Substantially revised to include a wealth of new material, the second edition of this highly acclaimed work provides a concise, coherent introduction that brings structure to an increasingly fragmented and amorphous discipline. Paul R. McHugh and Phillip R. Slavney offer an approach that emphasizes psychiatry's unifying concepts while accommodating its diversity. Recognizing that there may never be a single, all-encompassing theory, the book distills psychiatric practice into four explanatory methods: diseases, dimensions of personality, goal-directed behaviors, and life stories. These (...) perspectives, argue the authors, underlie the principles and practice of all psychiatry. With an understanding of these fundamental methods, readers will be equipped to organize and evaluate psychiatric information and to develop a confident approach to practice and research. Praise for the original edition: "This brilliant book illuminates psychiatry more clearly than any other work I know.... This is the best (and the shortest) single volume on psychiatry that anyone could read."-- New England Journal of Medicine "Every psychiatry department, regardless of ideology, should build a course around this... work. Open-mindedness might become fashionable."-- Journal of Clinical Psychiatry "An elegantly reasoned and eloquently written book that enriches our understanding of clinical events.... [It provides] an opportunity to open our eyes to new possibilities."-- Hospital and Community Psychiatry. (shrink)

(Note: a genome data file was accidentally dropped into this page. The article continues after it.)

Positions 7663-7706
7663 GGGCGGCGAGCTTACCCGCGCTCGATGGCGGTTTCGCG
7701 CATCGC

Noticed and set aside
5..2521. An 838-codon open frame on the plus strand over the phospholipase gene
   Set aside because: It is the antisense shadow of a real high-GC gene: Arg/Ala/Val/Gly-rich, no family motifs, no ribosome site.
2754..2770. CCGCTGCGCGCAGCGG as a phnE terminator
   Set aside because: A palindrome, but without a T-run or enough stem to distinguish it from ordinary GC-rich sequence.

Responding to Randall and Gibson''s (1990) call for more rigorous methodologies in empirically-based ethics research, this paper develops propositions — based on both previous ethics research as well as the larger organizational behavior literature — examining the impact of attitudes, leadership, presence/absence of ethical codes and organizational size on corporate ethical behavior. The results, which come from a mail survey of 149 companies in a major U.S. service industry, indicate that attitudes and organizational size are the best predictors of ethical (...) behavior. Leadership and ethical codes contribute little to predicting ethical behavior. The paper concludes with an assessment of the relevant propositions, as well as a delineation of future research needs. (shrink)
To all appearances, the basic building blocks of reality tend to keep existing unless something intervenes to destroy them. In other words, basic things seem to have existential inertia. But why might this be? This paper considers a number of arguments for and against existential inertia. It discusses arguments inspired by Aquinas, Descartes, and Spinoza, as well as considerations deriving from Occam’s Razor, entropy, and certain views about the nature of time and change.